Rithy Panh, director of Rice People and S21 The Khmer Rouge Killing Machine, is an icon of art house cinema, political, unique and charming at the same time. The iconic image could be another of his confections – a tasty work built on uncomfortable facts.
In the incomplete evidence of a 50-minute dialogue onstage at the Busan International Film Festival on Sunday, Panh comes across as both contrarian and principled. A grumpy veteran, yet a filmmaker still curious to learn.
“If it weren’t for the Khmer Rouge, maybe I wouldn’t be a filmmaker,” he said of the communist insurgents who won Cambodia’s civil war in 1975, and whose brutality and atrocities he spent a lifetime documenting and exposing.
Panh’s family lost everything to the marauding Khmer Rouge or during their five-year rule. He was internally deported to the rice fields, fled to Thailand and was later sent to France as a refugee.
“I dreamed of having a camera to record what was happening,” he said. “[At one moment] I wanted to go to Australia where I heard there is a lot of desert and I got lost. Instead, the UN told me I was going to France.”
There he tried to establish himself as a painter – concentrating on other genocides such as those in Auschwitz and Palestine – and later began his training as a filmmaker.
As the subject of one such presentation, inappropriately branded by high fashion house Chanel and the BIFF Asian Film Academy, Panh is a curious case study. He slumps low in his chair, wears his wide-brimmed hat throughout the hearing, and speaks in soft, eloquent chunks that suddenly seem to skip and take a new direction.
Panh’s responses suggest deep reserves of anger and humor that may be intertwined. “My ability to preserve the poetry of childhood saved my life. It protected me from the Khmer Rouge, hunger and Khmer unimagination,” he once said, describing a time singing his own words over Bee Gee tunes.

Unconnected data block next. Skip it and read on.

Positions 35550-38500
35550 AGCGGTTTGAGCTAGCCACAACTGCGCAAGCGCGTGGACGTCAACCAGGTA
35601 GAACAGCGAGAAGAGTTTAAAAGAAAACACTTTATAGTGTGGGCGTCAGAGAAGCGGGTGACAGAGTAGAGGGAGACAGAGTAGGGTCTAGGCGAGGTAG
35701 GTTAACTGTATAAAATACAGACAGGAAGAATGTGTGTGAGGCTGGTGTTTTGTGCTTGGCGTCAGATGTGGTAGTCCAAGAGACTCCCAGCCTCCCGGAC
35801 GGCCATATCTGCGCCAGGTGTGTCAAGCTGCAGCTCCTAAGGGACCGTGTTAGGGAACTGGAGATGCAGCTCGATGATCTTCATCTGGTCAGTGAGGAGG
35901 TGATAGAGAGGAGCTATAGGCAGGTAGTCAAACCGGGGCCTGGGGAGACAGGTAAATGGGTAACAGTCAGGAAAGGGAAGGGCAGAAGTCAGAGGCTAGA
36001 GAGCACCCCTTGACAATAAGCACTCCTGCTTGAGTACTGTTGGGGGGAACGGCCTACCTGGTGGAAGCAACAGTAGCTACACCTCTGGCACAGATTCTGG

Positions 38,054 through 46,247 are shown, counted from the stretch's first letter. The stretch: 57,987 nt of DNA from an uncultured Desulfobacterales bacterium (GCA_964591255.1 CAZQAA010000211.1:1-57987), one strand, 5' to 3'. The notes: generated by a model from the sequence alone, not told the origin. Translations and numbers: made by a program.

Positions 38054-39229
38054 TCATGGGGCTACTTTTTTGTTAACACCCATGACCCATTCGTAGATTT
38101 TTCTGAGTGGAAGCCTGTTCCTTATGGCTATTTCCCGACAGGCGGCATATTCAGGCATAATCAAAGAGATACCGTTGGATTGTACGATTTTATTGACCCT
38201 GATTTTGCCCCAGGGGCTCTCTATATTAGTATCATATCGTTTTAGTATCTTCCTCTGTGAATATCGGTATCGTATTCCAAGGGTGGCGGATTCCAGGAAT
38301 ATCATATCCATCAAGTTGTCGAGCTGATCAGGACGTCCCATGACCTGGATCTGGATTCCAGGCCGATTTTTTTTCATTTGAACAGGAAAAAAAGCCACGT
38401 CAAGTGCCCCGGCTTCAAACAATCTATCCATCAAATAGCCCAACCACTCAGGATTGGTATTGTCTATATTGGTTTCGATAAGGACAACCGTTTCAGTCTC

A question from the audience about his recent experiences as chairman of the jury of the TikTok film competition in Cannes elicited “two different answers” from the master. (In May, Panh resigned to protest the short video company’s alleged interference in the judging process, but later rejoined.)
The company received 70,000 film submissions and selected 120 for judges. “That was my first conflict with TikTok,” he said tonelessly.
But he also used the example to point out the artistic possibilities of vertical video formats and short films, to think about the topic of deepfakes and the responsibility of artists. “I have no answers,” he said. “But I see a big company using this medium.”
He praised documentarians and people who use their phones as cameras to record events. He suggested this should happen today in Asian trouble spots like Afghanistan and Myanmar.
“You have to collect the details today. If you don’t, history will repeat itself,” he said. “In Cambodia, I train people in documentaries first, even though I know they will move on to fiction. Ken Loach and Kubrick incorporate a lot of reality into theirs [fiction] movies.”
Panh confirmed that he is currently archiving Khmer Rouge propaganda films in Cambodia. “These are feature films,” he said gruffly, before returning to the subject of genre fluidity. “A feature film is stronger when the director comes from documentaries.”
In response to another audience question about animation, Panh replied that this is not for 3D animation. He described it as “too clinical” and devoid of poetry.
In “The Missing Picture,” Panh used a technique borrowed from children’s literature – clay figures – for large parts of a documentary film dealing with an issue, the Pol Pot era of 1975-79, that is too painful to compare with live action to be treated.
“The strongest part of any film is the poetry,” Panh said. “With Picasso, the older he got, the more childlike he became [his work] became.”
https://variety.com/2022/film/news/rithy-panh-fact-fiction-film-busan-1235397213/ Rithy Panh: Fact and Fiction at the Busan Film Festival